By Ross Sharp - 15 May 15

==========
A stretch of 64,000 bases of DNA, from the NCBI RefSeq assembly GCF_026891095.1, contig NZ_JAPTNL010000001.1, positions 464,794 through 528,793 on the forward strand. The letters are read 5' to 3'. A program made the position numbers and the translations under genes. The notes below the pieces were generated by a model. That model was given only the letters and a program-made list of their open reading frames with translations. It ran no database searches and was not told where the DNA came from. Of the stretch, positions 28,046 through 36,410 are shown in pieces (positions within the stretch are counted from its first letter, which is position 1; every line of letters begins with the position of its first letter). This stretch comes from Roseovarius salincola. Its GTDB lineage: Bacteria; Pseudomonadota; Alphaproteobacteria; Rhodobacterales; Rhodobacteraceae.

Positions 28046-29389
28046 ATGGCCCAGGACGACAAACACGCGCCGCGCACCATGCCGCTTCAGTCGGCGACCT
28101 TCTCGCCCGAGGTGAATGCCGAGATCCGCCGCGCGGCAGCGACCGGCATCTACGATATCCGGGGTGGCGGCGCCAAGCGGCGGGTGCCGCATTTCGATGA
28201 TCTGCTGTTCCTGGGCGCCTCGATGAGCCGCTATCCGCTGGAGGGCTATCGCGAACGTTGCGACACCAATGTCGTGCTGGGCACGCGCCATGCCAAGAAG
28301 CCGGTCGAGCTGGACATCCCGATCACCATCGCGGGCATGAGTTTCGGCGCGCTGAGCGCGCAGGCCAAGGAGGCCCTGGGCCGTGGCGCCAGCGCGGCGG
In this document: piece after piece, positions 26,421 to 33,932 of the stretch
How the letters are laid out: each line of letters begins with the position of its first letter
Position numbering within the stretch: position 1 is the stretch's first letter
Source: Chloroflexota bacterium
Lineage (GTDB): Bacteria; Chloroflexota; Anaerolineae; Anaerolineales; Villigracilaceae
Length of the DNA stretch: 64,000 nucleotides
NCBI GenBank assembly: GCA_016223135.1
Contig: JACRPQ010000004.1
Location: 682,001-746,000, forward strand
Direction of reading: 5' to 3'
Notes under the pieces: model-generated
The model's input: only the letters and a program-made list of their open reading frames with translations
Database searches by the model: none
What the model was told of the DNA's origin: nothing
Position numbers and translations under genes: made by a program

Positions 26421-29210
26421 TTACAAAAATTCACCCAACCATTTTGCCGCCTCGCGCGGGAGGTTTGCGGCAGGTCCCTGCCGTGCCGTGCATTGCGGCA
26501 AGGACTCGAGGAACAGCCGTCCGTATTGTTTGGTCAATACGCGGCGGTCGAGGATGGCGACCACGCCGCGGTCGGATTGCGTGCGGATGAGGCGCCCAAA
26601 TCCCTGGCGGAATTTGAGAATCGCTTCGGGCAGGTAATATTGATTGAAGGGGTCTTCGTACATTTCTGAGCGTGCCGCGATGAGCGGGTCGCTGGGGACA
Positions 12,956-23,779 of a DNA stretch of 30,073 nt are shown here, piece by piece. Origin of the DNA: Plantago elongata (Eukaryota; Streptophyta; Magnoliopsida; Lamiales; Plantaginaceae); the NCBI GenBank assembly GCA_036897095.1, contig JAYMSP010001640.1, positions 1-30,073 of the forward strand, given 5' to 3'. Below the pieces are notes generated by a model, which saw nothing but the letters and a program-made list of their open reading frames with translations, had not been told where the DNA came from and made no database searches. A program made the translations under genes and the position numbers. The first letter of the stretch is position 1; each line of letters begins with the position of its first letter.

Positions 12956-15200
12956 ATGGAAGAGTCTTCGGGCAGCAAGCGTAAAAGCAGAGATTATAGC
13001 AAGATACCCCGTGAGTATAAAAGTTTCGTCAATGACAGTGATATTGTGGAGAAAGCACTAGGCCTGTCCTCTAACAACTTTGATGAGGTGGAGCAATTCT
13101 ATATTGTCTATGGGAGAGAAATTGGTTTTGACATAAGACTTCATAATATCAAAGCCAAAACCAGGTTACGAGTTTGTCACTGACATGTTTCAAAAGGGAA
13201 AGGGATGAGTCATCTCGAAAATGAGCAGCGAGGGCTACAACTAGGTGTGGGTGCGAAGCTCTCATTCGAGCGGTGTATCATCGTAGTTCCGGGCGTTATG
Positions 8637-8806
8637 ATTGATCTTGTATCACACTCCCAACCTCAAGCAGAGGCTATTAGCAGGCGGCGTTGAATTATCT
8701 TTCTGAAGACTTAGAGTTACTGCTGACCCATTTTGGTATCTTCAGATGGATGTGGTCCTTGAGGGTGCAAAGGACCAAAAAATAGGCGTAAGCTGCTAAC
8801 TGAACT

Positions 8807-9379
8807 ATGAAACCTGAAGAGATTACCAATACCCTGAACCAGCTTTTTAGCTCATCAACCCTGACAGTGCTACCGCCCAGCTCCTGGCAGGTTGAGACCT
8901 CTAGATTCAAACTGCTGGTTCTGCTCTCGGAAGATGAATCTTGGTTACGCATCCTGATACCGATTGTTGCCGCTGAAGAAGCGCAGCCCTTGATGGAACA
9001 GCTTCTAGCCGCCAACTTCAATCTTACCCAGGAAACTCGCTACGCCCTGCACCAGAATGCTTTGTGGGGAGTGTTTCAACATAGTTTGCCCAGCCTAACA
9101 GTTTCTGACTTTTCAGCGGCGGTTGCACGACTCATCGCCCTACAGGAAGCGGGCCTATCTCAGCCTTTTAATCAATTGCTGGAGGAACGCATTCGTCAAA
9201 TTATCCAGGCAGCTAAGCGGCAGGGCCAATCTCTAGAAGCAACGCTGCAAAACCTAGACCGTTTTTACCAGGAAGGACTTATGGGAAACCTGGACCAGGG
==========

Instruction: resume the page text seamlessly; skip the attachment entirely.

On a daily basis the Bike Shed inbox receives one or more BMW based customs. It still amazes us that there are any donor bikes left and that there's still potential to wow crowds. But that would be doing an injustice to the super talented craftspeople who are hell bent on raising the custom bar. Unless you've been hiding under a rock for the last few years you'll have heard of Marcus Walz and seen his truly epic work. From the perfectly proportioned Ayrton Senna Moto Guzzi SP and Yamaha Yard Built XV950 to 300 section rear tyre Harley-Davidson beasts, a few constants remain throughout his work, primarily attention to detail, exquisite finishing. Marcus' latest project Schizzo Concept is no different. What is different though is the off-the-peg tailoring service offered by Schizzo Concept. If you've ever stepped across the threshold of a custom builder's workshop you'll be familiar with the infinite number of decisions that need to be made before you roll out on your new ride. Either that or you give the guy carte blanche to whip you up something to their taste or style. In both scenarios there can be a chance of not getting exactly what you thought you wanted. The other consideration is cost. Go with the flow and you'll need a snort of N2O along with the bill, but force the builder into a fixed price project and all the niggly little problems result in malnutrition for his children. Like a decent restaurant Marcus offers a simple menu, Roadster, Café Racer or Scrambler. >Now, stop right there! I hear your mind whirring. This isn't just an attempt to bang out some donors to a tried and tested formula and benefit from economies of scale. The bikes all start as Monolever R80s from 1984 - 1995, before being completely stripped bare. The engines are disassembled and given a proper going over, gas flowed cylinder heads, a balanced crank, new rods and pistons, race-spec cams and valves, brought to life by an electronic ignition system; this isn't just a Scothbrited engine case. 800cc gives 60hp and an 80hp 1000c Siebenrock version is also available. Power hungry customers can enter into a different discussion at this point. SC-Project from Milano have produced a batch of handmade race exhausts, specific to the project, and from the look of that big circlip the entire baffle looks removable, we like that. The front end is nearly all new, only the original fork lower legs remain, stripped and powder coated obviously. Brake calipers are NOS Brembo twin piston units and grip a pair of floating, drilled rotors. Don't recognise the triple clamp? That's because it's been machined from high grade aluminium. The eagle eyed of you will note the brake line running through the headstock nut, rather trick. The super clean cockpit is thanks to fellow German's Motogadget and LSL, but flying the flag for good old Blighty is Renthal who really seem to be the handlebar of choice for most builds we feature. Fenders are hand rolled from ally sheet and powder coated satin black along with the wheels. On this scrambler version Continental TKC 80s are fitted but there is an Avon or traditional Firestone option available on the Café and Roadster. A brand new subframe has been made on a jig using the same tube diameter as the main structure, giving a chunky and cohesive look. It's also welded rather than bolted on. The shock mount is relocated further back, in a more vertical plane allowing for a modified Ducati shock absorber to be used. Amateur upholsterers look away now. The wider section subframe tubing provides a teutonic looking pedestal for the exquisitely stitched saddle. Every part of this bike has been thought through, not just for aesthetic outcome but also the rider interface. Scrotums won't be slipping under that fuel tank under heavy braking. So you get the picture, this is a seriously well engineered vehicle designed to be replicated, which has an additional benefit. How often do you see a wonderful custom and wonder how major components and wiring seem to disappear? These parts are sometimes so well hidden that general inspection and maintenance can be problematic, and expensive further down the line. You can be sure Marcus has thought of such situations and over-engineered accordingly. Despite the batch production, 150 hours goes into each bike, do the maths on that and you know your not looking at a cheap bike but remember what your grandad told you; "buy cheap, buy twice". This particular bike is not for sale, it's the demonstrator model #001 which you can take for a spin prior to laying down a deposit. The only caveat being that you'll need to be near the Motorrad Meile Mannheim exhibition space, and have a good poker face as Marcus isn't going to let any old tool take his hard work for a blast. Production has begun with the aim of 12 bikes per year, the 2015 order book is already full and deliveries are expected no earlier than May 2016. Initial sales were off the back of some sketches and not even a finished bikes, such is the respect Marcus has within circles of those in the know. Most orders were for a Scrambler, hence #001 being built as such but customers are now starting to tick the Café and Roadster box on the order form. If you like what you see then there's a host of other info and specs over on the Schizzo website and if you're not convinced by my waxing lyrical above check out the WalzWerk Racing Facebook page.